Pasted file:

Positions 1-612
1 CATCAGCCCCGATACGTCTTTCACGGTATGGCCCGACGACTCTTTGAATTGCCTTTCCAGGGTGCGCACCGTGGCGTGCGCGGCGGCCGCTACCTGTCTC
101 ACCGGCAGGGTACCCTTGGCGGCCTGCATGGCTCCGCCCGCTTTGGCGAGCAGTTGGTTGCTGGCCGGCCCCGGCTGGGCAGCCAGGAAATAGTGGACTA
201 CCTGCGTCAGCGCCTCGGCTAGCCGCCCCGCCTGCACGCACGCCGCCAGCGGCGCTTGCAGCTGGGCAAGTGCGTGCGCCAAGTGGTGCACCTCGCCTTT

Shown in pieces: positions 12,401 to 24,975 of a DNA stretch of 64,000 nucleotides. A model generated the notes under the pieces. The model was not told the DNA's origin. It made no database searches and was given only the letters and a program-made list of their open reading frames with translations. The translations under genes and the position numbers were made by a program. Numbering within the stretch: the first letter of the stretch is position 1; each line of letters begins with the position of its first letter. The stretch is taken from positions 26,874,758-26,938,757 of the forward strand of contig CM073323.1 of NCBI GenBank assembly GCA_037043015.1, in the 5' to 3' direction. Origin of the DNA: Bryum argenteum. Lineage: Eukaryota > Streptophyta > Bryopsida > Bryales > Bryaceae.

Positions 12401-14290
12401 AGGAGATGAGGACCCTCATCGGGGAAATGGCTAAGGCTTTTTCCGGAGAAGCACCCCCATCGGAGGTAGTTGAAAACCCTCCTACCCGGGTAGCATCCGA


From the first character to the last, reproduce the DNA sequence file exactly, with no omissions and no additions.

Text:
Positions 1-612
1 CATCAGCCCCGATACGTCTTTCACGGTATGGCCCGACGACTCTTTGAATTGCCTTTCCAGGGTGCGCACCGTGGCGTGCGCGGCGGCCGCTACCTGTCTC
101 ACCGGCAGGGTACCCTTGGCGGCCTGCATGGCTCCGCCCGCTTTGGCGAGCAGTTGGTTGCTGGCCGGCCCCGGCTGGGCAGCCAGGAAATAGTGGACTA
201 CCTGCGTCAGCGCCTCGGCTAGCCGCCCCGCCTGCACGCACGCCGCCAGCGGCGCTTGCAGCTGGGCAAGTGCGTGCGCCAAGTGGTGCACCTCGCCTTT

Shown in pieces: positions 12,401 to 24,975 of a DNA stretch of 64,000 nucleotides. A model generated the notes under the pieces. The model was not told the DNA's origin. It made no database searches and was given only the letters and a program-made list of their open reading frames with translations. The translations under genes and the position numbers were made by a program. Numbering within the stretch: the first letter of the stretch is position 1; each line of letters begins with the position of its first letter. The stretch is taken from positions 26,874,758-26,938,757 of the forward strand of contig CM073323.1 of NCBI GenBank assembly GCA_037043015.1, in the 5' to 3' direction. Origin of the DNA: Bryum argenteum. Lineage: Eukaryota > Streptophyta > Bryopsida > Bryales > Bryaceae.

Positions 12401-14290
12401 AGGAGATGAGGACCCTCATCGGGGAAATGGCTAAGGCTTTTTCCGGAGAAGCACCCCCATCGGAGGTAGTTGAAAACCCTCCTACCCGGGTAGCATCCGA